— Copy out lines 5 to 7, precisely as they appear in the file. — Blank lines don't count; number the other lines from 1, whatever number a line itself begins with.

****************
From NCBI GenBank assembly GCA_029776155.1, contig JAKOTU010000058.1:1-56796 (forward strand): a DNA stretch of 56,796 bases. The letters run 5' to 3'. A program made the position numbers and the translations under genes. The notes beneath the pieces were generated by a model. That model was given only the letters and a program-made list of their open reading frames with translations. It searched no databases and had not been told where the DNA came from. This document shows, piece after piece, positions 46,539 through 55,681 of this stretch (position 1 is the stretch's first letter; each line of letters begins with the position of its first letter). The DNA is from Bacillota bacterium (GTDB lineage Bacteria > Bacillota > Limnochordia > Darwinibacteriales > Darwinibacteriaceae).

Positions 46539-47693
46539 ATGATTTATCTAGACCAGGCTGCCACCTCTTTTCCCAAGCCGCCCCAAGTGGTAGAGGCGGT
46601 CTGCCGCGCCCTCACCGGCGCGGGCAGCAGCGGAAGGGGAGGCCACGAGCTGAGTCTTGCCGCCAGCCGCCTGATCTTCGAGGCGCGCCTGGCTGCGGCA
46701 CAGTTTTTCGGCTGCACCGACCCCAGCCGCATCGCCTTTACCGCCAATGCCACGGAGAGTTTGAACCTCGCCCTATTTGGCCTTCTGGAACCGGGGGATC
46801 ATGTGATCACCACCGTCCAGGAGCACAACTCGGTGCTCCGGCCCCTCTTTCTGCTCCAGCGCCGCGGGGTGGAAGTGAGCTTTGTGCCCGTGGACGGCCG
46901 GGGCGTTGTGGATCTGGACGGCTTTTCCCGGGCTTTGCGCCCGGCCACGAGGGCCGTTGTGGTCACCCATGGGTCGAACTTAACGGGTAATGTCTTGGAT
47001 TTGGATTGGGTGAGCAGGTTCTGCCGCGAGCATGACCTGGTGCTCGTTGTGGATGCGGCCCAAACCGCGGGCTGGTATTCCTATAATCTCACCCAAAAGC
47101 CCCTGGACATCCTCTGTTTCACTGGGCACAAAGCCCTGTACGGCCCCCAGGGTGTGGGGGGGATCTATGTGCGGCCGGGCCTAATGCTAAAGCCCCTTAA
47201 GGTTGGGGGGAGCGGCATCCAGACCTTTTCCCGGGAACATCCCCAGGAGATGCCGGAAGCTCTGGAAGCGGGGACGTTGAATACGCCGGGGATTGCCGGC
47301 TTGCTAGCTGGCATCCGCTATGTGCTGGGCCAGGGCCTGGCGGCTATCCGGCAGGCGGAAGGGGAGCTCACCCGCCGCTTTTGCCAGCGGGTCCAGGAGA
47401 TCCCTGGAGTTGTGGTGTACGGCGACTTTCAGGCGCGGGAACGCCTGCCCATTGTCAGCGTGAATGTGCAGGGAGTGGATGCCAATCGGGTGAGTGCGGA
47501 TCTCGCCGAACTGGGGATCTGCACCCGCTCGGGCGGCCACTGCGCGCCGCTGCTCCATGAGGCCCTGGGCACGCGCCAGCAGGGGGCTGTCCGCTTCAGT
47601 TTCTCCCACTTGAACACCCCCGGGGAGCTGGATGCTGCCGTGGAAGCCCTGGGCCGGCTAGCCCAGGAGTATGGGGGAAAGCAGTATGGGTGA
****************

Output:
46701 CAGTTTTTCGGCTGCACCGACCCCAGCCGCATCGCCTTTACCGCCAATGCCACGGAGAGTTTGAACCTCGCCCTATTTGGCCTTCTGGAACCGGGGGATC
46801 ATGTGATCACCACCGTCCAGGAGCACAACTCGGTGCTCCGGCCCCTCTTTCTGCTCCAGCGCCGCGGGGTGGAAGTGAGCTTTGTGCCCGTGGACGGCCG
46901 GGGCGTTGTGGATCTGGACGGCTTTTCCCGGGCTTTGCGCCCGGCCACGAGGGCCGTTGTGGTCACCCATGGGTCGAACTTAACGGGTAATGTCTTGGAT